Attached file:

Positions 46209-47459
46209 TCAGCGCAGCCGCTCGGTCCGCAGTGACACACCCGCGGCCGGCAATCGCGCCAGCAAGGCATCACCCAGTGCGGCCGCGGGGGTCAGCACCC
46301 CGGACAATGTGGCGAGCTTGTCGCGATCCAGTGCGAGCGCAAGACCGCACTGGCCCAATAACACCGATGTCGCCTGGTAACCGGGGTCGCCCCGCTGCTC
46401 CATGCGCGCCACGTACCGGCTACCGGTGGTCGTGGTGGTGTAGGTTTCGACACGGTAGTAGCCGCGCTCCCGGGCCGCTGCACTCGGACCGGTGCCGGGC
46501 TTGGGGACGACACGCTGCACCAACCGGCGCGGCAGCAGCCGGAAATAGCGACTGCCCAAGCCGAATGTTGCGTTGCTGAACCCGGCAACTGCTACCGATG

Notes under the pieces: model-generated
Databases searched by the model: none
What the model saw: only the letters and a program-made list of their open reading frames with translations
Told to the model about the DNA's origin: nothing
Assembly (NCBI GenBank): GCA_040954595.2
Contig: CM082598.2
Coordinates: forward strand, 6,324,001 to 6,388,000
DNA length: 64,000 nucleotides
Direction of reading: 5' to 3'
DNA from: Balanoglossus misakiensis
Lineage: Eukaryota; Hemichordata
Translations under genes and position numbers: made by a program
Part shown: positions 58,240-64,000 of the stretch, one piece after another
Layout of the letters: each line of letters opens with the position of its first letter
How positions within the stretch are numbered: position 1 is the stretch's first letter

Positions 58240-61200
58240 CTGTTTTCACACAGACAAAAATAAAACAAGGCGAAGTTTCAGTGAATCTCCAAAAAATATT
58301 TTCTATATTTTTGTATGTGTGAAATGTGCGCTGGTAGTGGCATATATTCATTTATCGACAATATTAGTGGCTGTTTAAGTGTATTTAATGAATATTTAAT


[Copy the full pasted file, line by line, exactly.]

Positions 46209-47459
46209 TCAGCGCAGCCGCTCGGTCCGCAGTGACACACCCGCGGCCGGCAATCGCGCCAGCAAGGCATCACCCAGTGCGGCCGCGGGGGTCAGCACCC
46301 CGGACAATGTGGCGAGCTTGTCGCGATCCAGTGCGAGCGCAAGACCGCACTGGCCCAATAACACCGATGTCGCCTGGTAACCGGGGTCGCCCCGCTGCTC
46401 CATGCGCGCCACGTACCGGCTACCGGTGGTCGTGGTGGTGTAGGTTTCGACACGGTAGTAGCCGCGCTCCCGGGCCGCTGCACTCGGACCGGTGCCGGGC
46501 TTGGGGACGACACGCTGCACCAACCGGCGCGGCAGCAGCCGGAAATAGCGACTGCCCAAGCCGAATGTTGCGTTGCTGAACCCGGCAACTGCTACCGATG

Notes under the pieces: model-generated
Databases searched by the model: none
What the model saw: only the letters and a program-made list of their open reading frames with translations
Told to the model about the DNA's origin: nothing
Assembly (NCBI GenBank): GCA_040954595.2
Contig: CM082598.2
Coordinates: forward strand, 6,324,001 to 6,388,000
DNA length: 64,000 nucleotides
Direction of reading: 5' to 3'
DNA from: Balanoglossus misakiensis
Lineage: Eukaryota; Hemichordata
Translations under genes and position numbers: made by a program
Part shown: positions 58,240-64,000 of the stretch, one piece after another
Layout of the letters: each line of letters opens with the position of its first letter
How positions within the stretch are numbered: position 1 is the stretch's first letter

Positions 58240-61200
58240 CTGTTTTCACACAGACAAAAATAAAACAAGGCGAAGTTTCAGTGAATCTCCAAAAAATATT
58301 TTCTATATTTTTGTATGTGTGAAATGTGCGCTGGTAGTGGCATATATTCATTTATCGACAATATTAGTGGCTGTTTAAGTGTATTTAATGAATATTTAAT